The Crisis in Burma
In this section, please find the following topics:
“The struggle for democracy and human rights in Burma is a struggle for life and dignity.” - Aung San Suu Kyi
Since the military coup d'état in 1962 that ended democratic rule in Burma, the Burmese people have been subject to widespread human rights abuses. The subsequent coup d'état by General Saw Maung following the uprising in 1988, which renamed Burma as Myanmar, saw an escalation of abuses towards the Burmese people, in particular towards political dissidents and ethnic minorities. Human rights violations intensified to the threshold of RtoP attention; human rights abuses by the military junta include: the pervasive use of forced labor, forced recruitment of tens of thousands of child soldiers, rampant sexual violence, extrajudicial killings, torture and the displacement of over a million Burmese people.
The landslide victory in the 1990 elections by the National League for Democracy (NLD), led by Aung San Suu Kyi, exacerbated the military junta’s harsh repression of political opposition. The regime’s intolerance towards diverging political opinions resulted in the detention, abuse and torture of political dissidents – including the best-known case of Nobel Peace Prize Laureate and leader of the NLD, Aung San Suu Kyi’s house arrest for most part of the past two decades – as well as deadly crackdowns on demonstrations and restrictions on freedom of speech and assembly.
Minority ethnic groups, such as the Karen people and the Rohingya people, faced persecution and were subject to forced labor and displacement; rape was used as a systematic weapon against women of ethnic minorities. In the past twelve years, more than 3000 villages of minority ethnic groups were destroyed or displaced, many burnt and razed to the ground.
The military junta’s neglect of its population and unwillingness to cooperate with humanitarian aid groups in the aftermath of Cyclone Nargis in 2008, as well as its violent crackdown in 2007 on the Saffron Revolution, a peaceful demonstration by Buddhist monks and civilians, has catapulted the often overlooked humanitarian crisis in Burma to international attention. The Responsibility to Protect has been invoked in calls for action by UN officials and leading human rights advocates in response to the Burmese military junta’s mistreatment of its population. The recent trial of Aung San Suu Kyi for allegedly violating her house arrest by allowing an American intruder to rest at her lakeside house refocused the spotlight on the junta’s repression of political dissenters, prompting international criticism and outrage.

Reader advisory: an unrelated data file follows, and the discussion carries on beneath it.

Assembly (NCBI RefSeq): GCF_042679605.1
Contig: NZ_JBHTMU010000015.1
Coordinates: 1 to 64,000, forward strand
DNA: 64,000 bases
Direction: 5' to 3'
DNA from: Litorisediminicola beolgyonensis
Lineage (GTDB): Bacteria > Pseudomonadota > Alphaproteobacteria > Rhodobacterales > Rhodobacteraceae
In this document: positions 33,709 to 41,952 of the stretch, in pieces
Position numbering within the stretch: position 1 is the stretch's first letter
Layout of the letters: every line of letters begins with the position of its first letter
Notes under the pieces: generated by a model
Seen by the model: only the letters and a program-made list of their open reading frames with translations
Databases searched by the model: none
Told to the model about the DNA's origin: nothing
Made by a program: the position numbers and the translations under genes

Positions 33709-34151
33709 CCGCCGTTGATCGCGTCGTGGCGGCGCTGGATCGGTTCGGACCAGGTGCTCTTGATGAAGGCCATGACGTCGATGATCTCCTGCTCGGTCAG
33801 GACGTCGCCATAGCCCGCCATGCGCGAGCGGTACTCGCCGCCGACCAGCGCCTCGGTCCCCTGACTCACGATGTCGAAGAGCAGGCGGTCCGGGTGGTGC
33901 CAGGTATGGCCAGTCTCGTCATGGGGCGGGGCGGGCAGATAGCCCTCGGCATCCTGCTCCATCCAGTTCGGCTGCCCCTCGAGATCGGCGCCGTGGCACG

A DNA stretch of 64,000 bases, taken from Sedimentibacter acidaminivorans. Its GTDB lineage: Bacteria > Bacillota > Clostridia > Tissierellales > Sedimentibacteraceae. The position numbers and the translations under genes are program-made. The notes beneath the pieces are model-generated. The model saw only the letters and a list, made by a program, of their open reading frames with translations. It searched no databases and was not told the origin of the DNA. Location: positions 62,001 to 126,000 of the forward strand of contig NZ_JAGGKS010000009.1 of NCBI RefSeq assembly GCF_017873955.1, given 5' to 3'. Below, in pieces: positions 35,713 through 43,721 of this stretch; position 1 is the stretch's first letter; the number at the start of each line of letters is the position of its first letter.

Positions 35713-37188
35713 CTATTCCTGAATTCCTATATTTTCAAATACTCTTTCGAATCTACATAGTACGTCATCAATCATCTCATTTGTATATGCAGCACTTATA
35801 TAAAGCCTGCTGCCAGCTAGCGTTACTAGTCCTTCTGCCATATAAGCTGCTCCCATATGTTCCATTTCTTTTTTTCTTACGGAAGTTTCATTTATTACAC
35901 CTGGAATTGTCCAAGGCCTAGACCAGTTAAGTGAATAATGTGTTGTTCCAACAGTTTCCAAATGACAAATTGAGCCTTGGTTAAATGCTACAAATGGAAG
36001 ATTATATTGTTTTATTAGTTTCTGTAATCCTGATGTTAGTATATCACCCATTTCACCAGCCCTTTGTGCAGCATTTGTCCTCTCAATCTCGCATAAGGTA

II. Escalation of the Conflict in 2007 - Saffron Revolution
In August 2007, large peaceful demonstrations began all over Burma/Myanmar after the junta raised gas and diesel oil prices by 500%. Thousands of Burmese monks, sometimes referred to as the "conscience of the Burmese people", began a peaceful march for change. Inspired and emboldened by the commitment of the monks, the masses took to the streets to march for an end to the military government.
On 25 September 2007 the Burmese government cracked down and banned gatherings of more than five people and imposed dusk to dawn curfews, raided monasteries, and arrested monks and students involved in the demonstrations. The military government has reported that nearly 3,000 citizens have been detained in connection with the protests, although other sources have placed the number as high as 6,000. The International Committee of the Red Cross has attempted to visit many of those arrested, who are reportedly in Insein Prison after being severely tortured. Reports have surfaced of at least one death under interrogation, and close to a dozen deaths of protesters during demonstrations.
III. Response by the International Community to the Saffron Revolution
In September 2006, the UN Security Council had their first meeting on the situation in Burma and, in January 2007, proposed a resolution calling for the cessation of grave violations of human rights, including the campaign of systematic rape and other forms of sexual violence perpetrated by the military against ethnic minority women and military attacks against civilians in ethnic minority regions. However, China and Russia both used their veto to block this resolution claiming that Burma was not a threat to international peace and security.
In the wake of the 2007 protests, the international community expressed concern over the safety of populations in Burma. Many countries denounced the junta and called for an end to government-perpetrated human rights abuses. The US, France, and the UK tightened economic sanctions on the regime and Japan threatened to cut aid to the country. ASEAN issued a statement expressing their "revulsion" at the crackdown of the Burmese military on peaceful protesters.
The UN Security Council held a series of meetings, on 26 September and 5 October 2007, to discuss the situation in Burma. Special Envoy on Myanmar, Ibrahim Gambari, who was sent to Burma in an attempt to diffuse the crisis, briefed the Security Council on both occasions. The Security Council reconvened again in the second week of October to further discuss the crisis, and produced a Presidential Statement on the situation, deploring the actions of the military junta against peaceful protesters and calling for a peaceful solution to the crisis.